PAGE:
A data-charting sheet was designed in Microsoft Excel to extract the general characteristics of each study. Information retrieved included study characteristics (authors, country, region, year published, study aim, study design, number of participants) and key research topics (side effects, effectiveness, mechanism of action or pharmacokinetics of centchroman). For each research topic separate data-charting sheets were used to extract relevant information from each included study. The data-charting sheets were constantly updated through the review process.

Step 5: collating, summarising and reporting the results

To summarise the findings for this scoping review, each author repeatedly reviewed the extracted evidence independently. The extracted data were summarised based on the individual research questions and around the following outcomes: effectiveness and side effects when used as a weekly or postcoital contraceptive pill, and mechanism of action as contraceptive pill in women and pharmacokinetics of centchroman in non-lactating women and in breastfeeding women. The data extracted from the data-charting sheet were analysed descriptively (frequencies and percentages) to facilitate categorisation, charting and discussion. Scoping reviews aimed to identify, map findings and to provide an overview of the available literature in the topic area rather than an assessment of study quality.14

Patient and public involvement

Patients and public were not involved in this review.

Results

Of the 664 articles initially identified by our search criteria, only 33 met the inclusion criteria for this scoping review (figure 2). Of these 33 studies, 21 (64%) were experimental (20 non-randomised clinical trials and 1 randomised controlled trial (RCT)), 4 (12%) were observational (descriptive studies), 3 (9%) were case reports, 3 (9%) were national guidelines and 2 (6%) were annual reports.

Figure 2

Preferred Reporting Items for Systematic Reviews and Meta-Analyses (PRISMA) flow chart. HPLC, high-performance liquid chromatography.

We identified 8 studies on effectiveness of centchroman as a weekly contraceptive pill, 1 study on effectiveness of centchroman as a postcoital pill, 13 studies on side effects of centchroman (weekly and postcoital pill), 2 on mechanism of action in women and 12 studies on pharmacokinetics among non-lactating and breastfeeding women.

All studies were conducted in India and reported in English. The earliest study was published in 1976 and the latest in 2017. The full texts of studies were available for all except one study for which only the abstract was available.15 Research publications on centchroman have increased in frequency in the recent years with 39.4% of studies published in the last 10 years (2007–2017) and 60.6% in the previous 30-year period (1976–2006). Roughly half (54.5%) of the studies were published from the developers of the pill (CDRI), and all were clinical trials. The general characteristics of the included studies are detailed in table 2.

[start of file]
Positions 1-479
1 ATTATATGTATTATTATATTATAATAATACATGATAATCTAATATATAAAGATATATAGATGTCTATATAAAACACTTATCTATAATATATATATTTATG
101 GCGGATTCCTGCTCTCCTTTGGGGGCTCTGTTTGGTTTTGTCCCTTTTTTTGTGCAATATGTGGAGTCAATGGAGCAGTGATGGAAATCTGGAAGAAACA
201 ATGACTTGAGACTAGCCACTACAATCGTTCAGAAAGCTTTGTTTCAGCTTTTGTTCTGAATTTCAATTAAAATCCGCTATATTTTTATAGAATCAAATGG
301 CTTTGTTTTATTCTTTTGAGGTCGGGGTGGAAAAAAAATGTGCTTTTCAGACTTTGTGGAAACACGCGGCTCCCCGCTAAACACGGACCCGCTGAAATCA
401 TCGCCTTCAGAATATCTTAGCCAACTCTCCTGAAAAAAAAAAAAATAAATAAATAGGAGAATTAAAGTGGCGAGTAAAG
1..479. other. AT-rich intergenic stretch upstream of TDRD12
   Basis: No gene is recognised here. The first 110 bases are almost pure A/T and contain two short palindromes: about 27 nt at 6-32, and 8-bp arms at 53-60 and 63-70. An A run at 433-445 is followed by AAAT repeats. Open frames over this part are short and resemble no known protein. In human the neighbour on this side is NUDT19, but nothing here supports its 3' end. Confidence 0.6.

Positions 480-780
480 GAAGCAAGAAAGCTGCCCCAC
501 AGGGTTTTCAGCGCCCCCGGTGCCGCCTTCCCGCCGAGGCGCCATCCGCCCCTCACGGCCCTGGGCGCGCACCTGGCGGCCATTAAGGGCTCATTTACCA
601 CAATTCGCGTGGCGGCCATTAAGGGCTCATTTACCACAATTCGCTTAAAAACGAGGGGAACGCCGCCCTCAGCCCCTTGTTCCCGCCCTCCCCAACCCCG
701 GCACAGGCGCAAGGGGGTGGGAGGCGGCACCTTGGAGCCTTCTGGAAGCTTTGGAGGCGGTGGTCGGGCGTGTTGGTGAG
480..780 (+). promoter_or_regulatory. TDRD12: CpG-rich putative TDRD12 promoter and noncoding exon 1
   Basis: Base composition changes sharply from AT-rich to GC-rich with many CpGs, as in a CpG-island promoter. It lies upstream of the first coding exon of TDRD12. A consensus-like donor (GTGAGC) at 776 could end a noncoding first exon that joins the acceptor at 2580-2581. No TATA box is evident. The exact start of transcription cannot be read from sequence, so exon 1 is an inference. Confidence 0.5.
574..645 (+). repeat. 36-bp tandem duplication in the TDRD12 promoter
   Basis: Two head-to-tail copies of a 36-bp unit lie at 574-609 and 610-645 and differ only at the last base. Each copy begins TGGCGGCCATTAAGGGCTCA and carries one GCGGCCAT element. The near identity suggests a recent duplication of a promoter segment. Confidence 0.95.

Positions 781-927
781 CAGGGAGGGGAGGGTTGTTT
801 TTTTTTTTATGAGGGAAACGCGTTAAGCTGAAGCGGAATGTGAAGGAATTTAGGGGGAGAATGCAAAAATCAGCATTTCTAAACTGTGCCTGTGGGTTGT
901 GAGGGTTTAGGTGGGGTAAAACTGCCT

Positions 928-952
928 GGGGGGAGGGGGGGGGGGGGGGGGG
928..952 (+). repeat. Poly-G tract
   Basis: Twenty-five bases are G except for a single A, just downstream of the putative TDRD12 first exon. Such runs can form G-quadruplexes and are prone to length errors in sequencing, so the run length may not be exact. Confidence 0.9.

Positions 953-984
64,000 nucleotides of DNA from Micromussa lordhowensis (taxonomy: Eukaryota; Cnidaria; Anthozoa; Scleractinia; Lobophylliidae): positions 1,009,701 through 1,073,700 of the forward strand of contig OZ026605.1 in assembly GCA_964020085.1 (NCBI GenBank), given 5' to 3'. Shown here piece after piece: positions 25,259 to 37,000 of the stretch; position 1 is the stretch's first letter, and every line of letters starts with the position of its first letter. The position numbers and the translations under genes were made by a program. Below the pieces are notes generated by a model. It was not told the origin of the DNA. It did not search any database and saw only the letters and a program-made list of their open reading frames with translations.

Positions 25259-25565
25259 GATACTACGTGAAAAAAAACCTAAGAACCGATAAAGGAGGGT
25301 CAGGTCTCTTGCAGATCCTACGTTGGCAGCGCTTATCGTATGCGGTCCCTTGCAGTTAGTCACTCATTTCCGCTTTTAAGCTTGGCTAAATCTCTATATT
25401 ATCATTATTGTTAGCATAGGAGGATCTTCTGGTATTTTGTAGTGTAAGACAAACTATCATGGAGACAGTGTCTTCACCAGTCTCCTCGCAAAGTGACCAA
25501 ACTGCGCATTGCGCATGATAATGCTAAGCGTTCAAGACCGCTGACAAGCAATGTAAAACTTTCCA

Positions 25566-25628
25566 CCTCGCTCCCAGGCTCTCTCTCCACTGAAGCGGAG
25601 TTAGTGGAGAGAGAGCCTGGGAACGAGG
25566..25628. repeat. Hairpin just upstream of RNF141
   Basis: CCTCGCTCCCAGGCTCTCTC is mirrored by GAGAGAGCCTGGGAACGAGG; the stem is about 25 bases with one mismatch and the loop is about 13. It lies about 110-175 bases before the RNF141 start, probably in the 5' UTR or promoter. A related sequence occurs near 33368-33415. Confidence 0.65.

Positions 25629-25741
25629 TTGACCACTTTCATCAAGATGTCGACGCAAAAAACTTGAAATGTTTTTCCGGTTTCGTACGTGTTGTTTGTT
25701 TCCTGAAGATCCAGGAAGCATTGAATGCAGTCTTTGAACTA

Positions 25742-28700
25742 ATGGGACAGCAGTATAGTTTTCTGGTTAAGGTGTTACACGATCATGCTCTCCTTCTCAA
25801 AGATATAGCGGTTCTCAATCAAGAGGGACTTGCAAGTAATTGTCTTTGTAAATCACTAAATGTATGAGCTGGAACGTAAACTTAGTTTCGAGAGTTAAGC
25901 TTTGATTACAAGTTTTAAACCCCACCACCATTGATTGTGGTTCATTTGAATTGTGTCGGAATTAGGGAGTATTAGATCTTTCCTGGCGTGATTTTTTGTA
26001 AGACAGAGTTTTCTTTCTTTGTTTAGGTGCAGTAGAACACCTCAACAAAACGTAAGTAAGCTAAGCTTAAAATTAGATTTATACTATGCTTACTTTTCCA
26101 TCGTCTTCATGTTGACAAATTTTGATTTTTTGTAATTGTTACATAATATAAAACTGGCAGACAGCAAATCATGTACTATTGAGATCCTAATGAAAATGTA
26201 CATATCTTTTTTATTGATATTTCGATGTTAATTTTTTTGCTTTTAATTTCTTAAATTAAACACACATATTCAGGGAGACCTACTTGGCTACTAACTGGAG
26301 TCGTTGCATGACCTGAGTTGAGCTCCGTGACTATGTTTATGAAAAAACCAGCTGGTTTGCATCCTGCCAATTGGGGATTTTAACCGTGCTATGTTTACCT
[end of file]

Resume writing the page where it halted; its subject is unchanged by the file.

Table 2

General characteristics of included studies

Mechanism of action of centchroman

Two clinical trials in our review report the mechanism of action of centchroman among women.16 17 The first study was conducted among eight women with ovulatory failure. The women were non-randomly allocated into one of three treatment arms, where centchroman was administered in doses of 15, 30 or 60 mg daily for 10–20 days.16 Increased levels of plasma progesterone, urinary pregnanediol and oestrogen were observed reflecting that centchroman stimulates the pituitary ovarian axis. The authors concluded that centchroman could induce ovulation in anovulatory women. The second study was conducted among 10 healthy women, non-randomly allocated into two groups. Six women received 120 mg/week and four women received 60 mg/week schedule for 2 months. Increase in cycle length was noticed in all cases probably due to lengthening of the follicular phase. The authors concluded that centchroman at the mentioned doses does not seem to inhibit ovulation although it may delay it; it exerts its contraceptive effect mainly due to its action on cervical mucus and endometrial affecting sperm transport and implantation.17

Animal studies demonstrated that centchroman acts by increasing the speed of transport of the zygote through the fallopian tubes, so that it reaches the uterus early. Second, it accelerates blastocyst formation, so that it is hypermature when it reaches the endometrium and fails to implant. Lastly, it acts by inhibiting endometrial receptivity to blastocyst signals and by suppressing endometrial proliferation and defective endometrial decidualisation, so that it is not adequately prepared to receive a fertilised egg when it reaches the uterus.2 4 6 18